It was a most unusual Meet the Press on Sunday, December 30, 2018. The host, Chuck Todd, used the hour to address one and only one issue. Climate change. He did so in an unusual way. He did not give equal time to the climate change deniers. He had real scientists participate on his panel. He basically led with three things: climate change is occurring; it is due to the rise in green house gasses; and the actions of humans are significant contributors to the crisis. He debated none of these issues. What he pursued is whether we should try to do something about this, if so, what, and if so, why hasn’t any meaningful action been taken in Congress to alter the effects of climate change on the people of the United States.
In the New York Times on Monday, December 31, David Leonnhardt makes many of the same points (see link).
Climate change has been real and quantifiable for a long time and Al Gore has been warning us about if for years. But 2018 seemed to be the culmination of natural events in the environment, particularly acute changes in weather, that have convinced the majority of Americans (at least those who don’t call themselves Republicans) that climate change is really occurring and that people have had a role in bringing it on.
First, as Leonhardt points out, all of the top five hottest years on record have occurred since 2010. The flooding in Houston and after Sandy in the East has caught the attention of even the most avid denier. Climate change is affecting America and the pocketbooks of ordinary Americans.
Second, the current administration in Washington is made up of climate change deniers and they will provide no leadership on the issue of climate change. But states and local jurisdictions are taking it upon themselves to try to throw off dependency on fossil fuel by using wind and solar power and in general moving to lessen the threat of climate change on the environment.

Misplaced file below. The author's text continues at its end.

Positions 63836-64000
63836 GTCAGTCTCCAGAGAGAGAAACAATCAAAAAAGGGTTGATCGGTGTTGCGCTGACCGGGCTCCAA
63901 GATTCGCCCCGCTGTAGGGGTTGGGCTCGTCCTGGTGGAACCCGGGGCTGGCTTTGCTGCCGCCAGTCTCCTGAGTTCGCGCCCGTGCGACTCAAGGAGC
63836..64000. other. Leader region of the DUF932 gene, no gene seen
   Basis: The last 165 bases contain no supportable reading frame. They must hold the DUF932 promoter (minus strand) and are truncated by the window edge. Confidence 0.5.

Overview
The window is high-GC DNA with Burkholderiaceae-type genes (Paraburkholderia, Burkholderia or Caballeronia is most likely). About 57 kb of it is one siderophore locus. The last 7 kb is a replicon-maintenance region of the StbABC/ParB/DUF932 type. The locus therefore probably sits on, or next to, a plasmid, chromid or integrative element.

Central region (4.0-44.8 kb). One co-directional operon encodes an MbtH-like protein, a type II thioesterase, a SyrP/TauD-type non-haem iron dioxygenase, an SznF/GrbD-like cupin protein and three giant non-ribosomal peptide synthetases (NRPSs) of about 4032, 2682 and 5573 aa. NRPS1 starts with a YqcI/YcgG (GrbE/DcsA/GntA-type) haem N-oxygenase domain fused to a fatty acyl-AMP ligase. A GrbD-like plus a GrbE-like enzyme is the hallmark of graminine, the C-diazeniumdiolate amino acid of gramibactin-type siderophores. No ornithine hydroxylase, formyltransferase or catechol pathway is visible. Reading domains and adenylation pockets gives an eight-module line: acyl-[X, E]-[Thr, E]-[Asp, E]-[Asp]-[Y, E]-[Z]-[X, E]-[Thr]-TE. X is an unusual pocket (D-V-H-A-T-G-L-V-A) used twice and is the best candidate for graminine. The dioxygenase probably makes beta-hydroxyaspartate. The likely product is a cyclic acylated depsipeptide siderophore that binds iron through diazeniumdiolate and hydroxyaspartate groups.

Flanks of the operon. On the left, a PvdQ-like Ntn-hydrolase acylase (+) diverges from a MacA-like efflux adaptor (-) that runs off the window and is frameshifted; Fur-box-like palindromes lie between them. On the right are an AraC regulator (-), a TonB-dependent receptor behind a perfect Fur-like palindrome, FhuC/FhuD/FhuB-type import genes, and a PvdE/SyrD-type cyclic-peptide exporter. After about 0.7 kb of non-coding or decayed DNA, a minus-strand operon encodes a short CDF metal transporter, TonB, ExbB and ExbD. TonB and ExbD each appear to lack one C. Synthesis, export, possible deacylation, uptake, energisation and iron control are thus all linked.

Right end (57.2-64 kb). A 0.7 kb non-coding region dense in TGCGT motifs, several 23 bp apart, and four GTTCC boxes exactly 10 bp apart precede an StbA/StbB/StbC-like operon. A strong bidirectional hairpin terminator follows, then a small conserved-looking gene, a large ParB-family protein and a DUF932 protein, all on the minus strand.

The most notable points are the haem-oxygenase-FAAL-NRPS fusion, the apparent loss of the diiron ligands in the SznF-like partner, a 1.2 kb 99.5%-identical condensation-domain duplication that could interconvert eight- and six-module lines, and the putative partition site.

Third, in the Meet the Press hour, there was clearly demonstrated the schism between what most American believe (climate change is real) and what the elected representatives believe (it’s all explicable as expectable variation in weather patterns and that there is no need for alarm).
That pretty much lays out the problem. What’s the solution?
Georgetown, Texas has shown the way by going solar to supply all of its energy grid. More municipalities and states need to do the same in the absence of leadership from Washington.
Climate change must be a major issue in the 2020 presidential debate. Assuming that Mr. Trump stays on the job until then (I’d bet against it) or even if Mr. Pence is the Republican nominee, this should be an area of extreme contrast between the parties in 2020 no matter who the Dems run.
The United States needs to rejoin the Paris Accords for this is a problem that must be solved on the world level with all of our partners and enemies pulling in the same direction if the existence of people on Earth is supposed to stretch beyond 2100.
The time for action has long since passed. America and the world must take the issue of climate change seriously. And, as Chuck Todd showed, most American do. The flooding and fires have done that. People believe. Now if we can only find a way to get the people’s government to believe and move as well.